Tavenner: Hmm. Fascinating. There might even be some more groups there that aren’t very excited about pilots either. What you’re saying resonates a lot with me, Michael, because I can’t tell you how often I talk with school people who say they’re piloting something, but when I dig in, it doesn’t sound as if they have any of the key elements required for a true or effective pilot. But this is also really topical for me and for us in Summit right now because we are conducting a few pilots. And I’m really curious to get your feedback on our process and approach because honestly, I think you might be able to make our work better.
Horn: Well, I’d love to dig in Diane, not just because it’s an area of interest for me, but as Clay Christensen loved to say, “Never is it the case that a fully formed idea or innovation comes out of someone’s head and you just implement it whole hog.” It’s always the case that you end up putting something out there, you iterate with others on it, it’s half baked, you flesh it out, you put it into place, you tweak it and so forth. And so to help folks wrap their head around this, I think we really ought to break it down. Your point is an excellent one. People, often what they say is a pilot really isn’t one. So let’s start with the basics. What is a pilot? And perhaps we can make this real. Let’s take one of the pilots you’re doing right now, if you’re okay with it as a case study and just walk through it.
Tavenner: Michael, that sounds perfect. I think the pilot we’re doing related to our school principals, we call them executive directors or EDs, I think that will work really well for what you just suggested. So maybe we can try that one.
Horn: That sounds excellent. So why don’t you just start by describing a bit about what you’re piloting and why you’re doing it, and I’ll foreshadow that in a future episode. I want to break down how you all at Summit choose the pilots that you choose to work on, but that’ll be for another day.
Tavenner: OK, that sounds great. OK, so everyone knows… I think everyone knows just how critical teachers are to student experiences, but I’m not sure everyone realizes that both the research and practice point to school principals as, I’m going to say it, as being even more important, quite frankly. It turns out that the school principal makes a huge difference when it comes to the experience for teachers and students, which really has a huge impact. And Michael, I can tell you from my personal experience and then being really proximate to this, the job is incredibly demanding. It is very often not rewarding. And quite frankly, during the pandemic it became almost unbearable.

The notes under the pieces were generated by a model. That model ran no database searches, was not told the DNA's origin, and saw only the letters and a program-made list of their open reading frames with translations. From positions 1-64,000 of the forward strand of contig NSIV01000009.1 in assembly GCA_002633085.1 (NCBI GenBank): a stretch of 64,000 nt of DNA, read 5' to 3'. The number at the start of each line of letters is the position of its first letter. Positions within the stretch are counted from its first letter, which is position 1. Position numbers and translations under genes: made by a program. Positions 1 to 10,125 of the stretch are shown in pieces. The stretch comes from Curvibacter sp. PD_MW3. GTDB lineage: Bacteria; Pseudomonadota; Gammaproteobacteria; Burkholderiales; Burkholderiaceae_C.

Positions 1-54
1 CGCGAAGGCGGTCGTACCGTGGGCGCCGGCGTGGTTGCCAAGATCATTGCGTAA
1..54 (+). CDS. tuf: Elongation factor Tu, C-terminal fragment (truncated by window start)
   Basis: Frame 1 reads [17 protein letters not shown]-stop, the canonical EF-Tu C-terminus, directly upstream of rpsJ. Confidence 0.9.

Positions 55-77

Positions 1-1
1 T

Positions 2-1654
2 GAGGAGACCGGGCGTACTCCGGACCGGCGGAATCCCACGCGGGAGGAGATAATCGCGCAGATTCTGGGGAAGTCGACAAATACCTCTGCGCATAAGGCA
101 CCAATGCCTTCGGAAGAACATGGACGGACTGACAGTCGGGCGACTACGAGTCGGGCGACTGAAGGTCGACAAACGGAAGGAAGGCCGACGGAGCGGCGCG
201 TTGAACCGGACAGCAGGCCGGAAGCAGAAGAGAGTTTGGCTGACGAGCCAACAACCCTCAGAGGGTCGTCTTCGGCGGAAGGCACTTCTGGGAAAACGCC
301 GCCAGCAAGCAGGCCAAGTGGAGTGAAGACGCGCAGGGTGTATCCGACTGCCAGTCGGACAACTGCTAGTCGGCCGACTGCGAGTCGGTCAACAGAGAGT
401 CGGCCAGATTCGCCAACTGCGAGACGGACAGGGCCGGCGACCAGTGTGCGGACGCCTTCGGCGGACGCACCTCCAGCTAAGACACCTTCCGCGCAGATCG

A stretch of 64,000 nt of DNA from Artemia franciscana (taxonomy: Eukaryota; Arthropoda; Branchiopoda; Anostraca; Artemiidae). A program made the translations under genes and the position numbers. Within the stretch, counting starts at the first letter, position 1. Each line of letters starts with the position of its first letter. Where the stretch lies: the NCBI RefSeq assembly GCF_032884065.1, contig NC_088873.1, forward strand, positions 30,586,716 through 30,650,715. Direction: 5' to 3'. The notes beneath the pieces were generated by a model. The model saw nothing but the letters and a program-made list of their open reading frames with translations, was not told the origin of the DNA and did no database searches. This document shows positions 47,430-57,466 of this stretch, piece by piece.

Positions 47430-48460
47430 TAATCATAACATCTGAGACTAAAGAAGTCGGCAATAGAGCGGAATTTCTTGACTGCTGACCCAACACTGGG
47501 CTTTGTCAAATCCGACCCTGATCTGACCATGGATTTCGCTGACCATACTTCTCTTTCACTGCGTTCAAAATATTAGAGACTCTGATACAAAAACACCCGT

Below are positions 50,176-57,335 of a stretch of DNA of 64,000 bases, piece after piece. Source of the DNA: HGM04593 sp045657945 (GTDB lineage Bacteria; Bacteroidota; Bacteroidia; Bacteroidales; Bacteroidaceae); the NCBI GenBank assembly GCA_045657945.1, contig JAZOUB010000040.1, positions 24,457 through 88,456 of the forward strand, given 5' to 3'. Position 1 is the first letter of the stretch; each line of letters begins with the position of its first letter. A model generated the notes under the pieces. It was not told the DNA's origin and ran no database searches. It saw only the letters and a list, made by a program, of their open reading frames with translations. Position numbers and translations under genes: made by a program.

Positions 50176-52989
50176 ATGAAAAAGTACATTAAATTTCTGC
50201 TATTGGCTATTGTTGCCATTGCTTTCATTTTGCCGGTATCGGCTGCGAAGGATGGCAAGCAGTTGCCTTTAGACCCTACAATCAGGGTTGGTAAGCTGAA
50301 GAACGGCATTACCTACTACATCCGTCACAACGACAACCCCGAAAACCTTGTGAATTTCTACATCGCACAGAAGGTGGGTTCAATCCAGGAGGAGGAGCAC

And we’re talking a lot about teacher shortages and things, and we’ll come back to that I’m sure in a future episode. But we should be talking about principal shortages and exits as well. All of that to say at Summit, we are really deeply invested in supporting our teachers and our deans to become school principals and executive directors as the pipeline and hoping we can prepare them for success in this super impactful role. And we also are really focused on ensuring that they stay in that role for at least four to eight years and are successful there.
Our network or districts, however you want to think about it, has a lot of supports for these school leaders, these principals and EDs and like most networks and districts, we’ve historically had a role that sort of manages or coaches the school principals. And so for over a decade we’ve tried different configurations of this role, different people, processes, and quite frankly, we’ve just never been satisfied. It just doesn’t feel like it’s effective in a lot of ways. And so this year we want to try a pretty new and different approach and all of Summit School leaders agreed to this. And so we’re piloting what we’re calling the cooperating ED model. And the basic concept is in teaching, there’s a very successful cooperating teacher model.
Essentially an experienced teacher is paired with a developing or onboarding teacher or a teacher in training. Both teachers are teaching and they enter into basically a peer coaching relationship that most people agree improves the practice of both teachers. New teachers learn side by side from a trusted peer who’s doing the same work they’re doing. And the experienced teacher improves because in order to engage with the newer teacher, they have to be really metacognitive and reflective about their practice. And so our hypothesis is that this approach to principal coaching would be more effective than what’s a more hierarchical model where you’ve got this principal supervisor coach, someone who likely did the job previously, but is no longer in it.
Horn: Super interesting, Diane. I cannot wait to dig into what you’re doing. A couple quick clarifying questions, if you will, just because I’m curious and I think others will be as well in the teacher training model, are your novice teachers essentially then co-teaching with the expert teachers in the same learning environment? Because you all obviously have done away with traditional classrooms, so that may work better for you all than say others in a traditional classroom.